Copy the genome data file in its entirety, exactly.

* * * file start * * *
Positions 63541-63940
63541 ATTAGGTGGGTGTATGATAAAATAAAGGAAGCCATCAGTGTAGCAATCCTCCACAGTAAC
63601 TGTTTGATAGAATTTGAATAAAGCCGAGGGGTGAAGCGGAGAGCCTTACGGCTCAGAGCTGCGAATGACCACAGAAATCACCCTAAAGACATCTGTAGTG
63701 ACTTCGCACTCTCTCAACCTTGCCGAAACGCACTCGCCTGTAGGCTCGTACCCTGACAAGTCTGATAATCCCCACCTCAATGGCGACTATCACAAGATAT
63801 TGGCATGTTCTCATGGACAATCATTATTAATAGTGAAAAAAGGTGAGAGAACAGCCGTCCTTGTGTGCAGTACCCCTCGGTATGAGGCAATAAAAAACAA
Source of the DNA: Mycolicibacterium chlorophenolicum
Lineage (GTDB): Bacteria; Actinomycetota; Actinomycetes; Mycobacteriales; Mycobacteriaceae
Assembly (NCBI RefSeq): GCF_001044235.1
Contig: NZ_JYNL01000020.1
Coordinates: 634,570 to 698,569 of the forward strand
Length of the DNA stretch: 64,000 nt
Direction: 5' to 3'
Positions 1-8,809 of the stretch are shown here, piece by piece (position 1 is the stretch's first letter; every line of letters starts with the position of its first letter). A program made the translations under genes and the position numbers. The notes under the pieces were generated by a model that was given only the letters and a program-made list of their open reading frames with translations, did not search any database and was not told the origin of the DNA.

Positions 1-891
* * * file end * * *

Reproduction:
Positions 63541-63940
63541 ATTAGGTGGGTGTATGATAAAATAAAGGAAGCCATCAGTGTAGCAATCCTCCACAGTAAC
63601 TGTTTGATAGAATTTGAATAAAGCCGAGGGGTGAAGCGGAGAGCCTTACGGCTCAGAGCTGCGAATGACCACAGAAATCACCCTAAAGACATCTGTAGTG
63701 ACTTCGCACTCTCTCAACCTTGCCGAAACGCACTCGCCTGTAGGCTCGTACCCTGACAAGTCTGATAATCCCCACCTCAATGGCGACTATCACAAGATAT
63801 TGGCATGTTCTCATGGACAATCATTATTAATAGTGAAAAAAGGTGAGAGAACAGCCGTCCTTGTGTGCAGTACCCCTCGGTATGAGGCAATAAAAAACAA
Source of the DNA: Mycolicibacterium chlorophenolicum
Lineage (GTDB): Bacteria; Actinomycetota; Actinomycetes; Mycobacteriales; Mycobacteriaceae
Assembly (NCBI RefSeq): GCF_001044235.1
Contig: NZ_JYNL01000020.1
Coordinates: 634,570 to 698,569 of the forward strand
Length of the DNA stretch: 64,000 nt
Direction: 5' to 3'
Positions 1-8,809 of the stretch are shown here, piece by piece (position 1 is the stretch's first letter; every line of letters starts with the position of its first letter). A program made the translations under genes and the position numbers. The notes under the pieces were generated by a model that was given only the letters and a program-made list of their open reading frames with translations, did not search any database and was not told the origin of the DNA.

Positions 1-891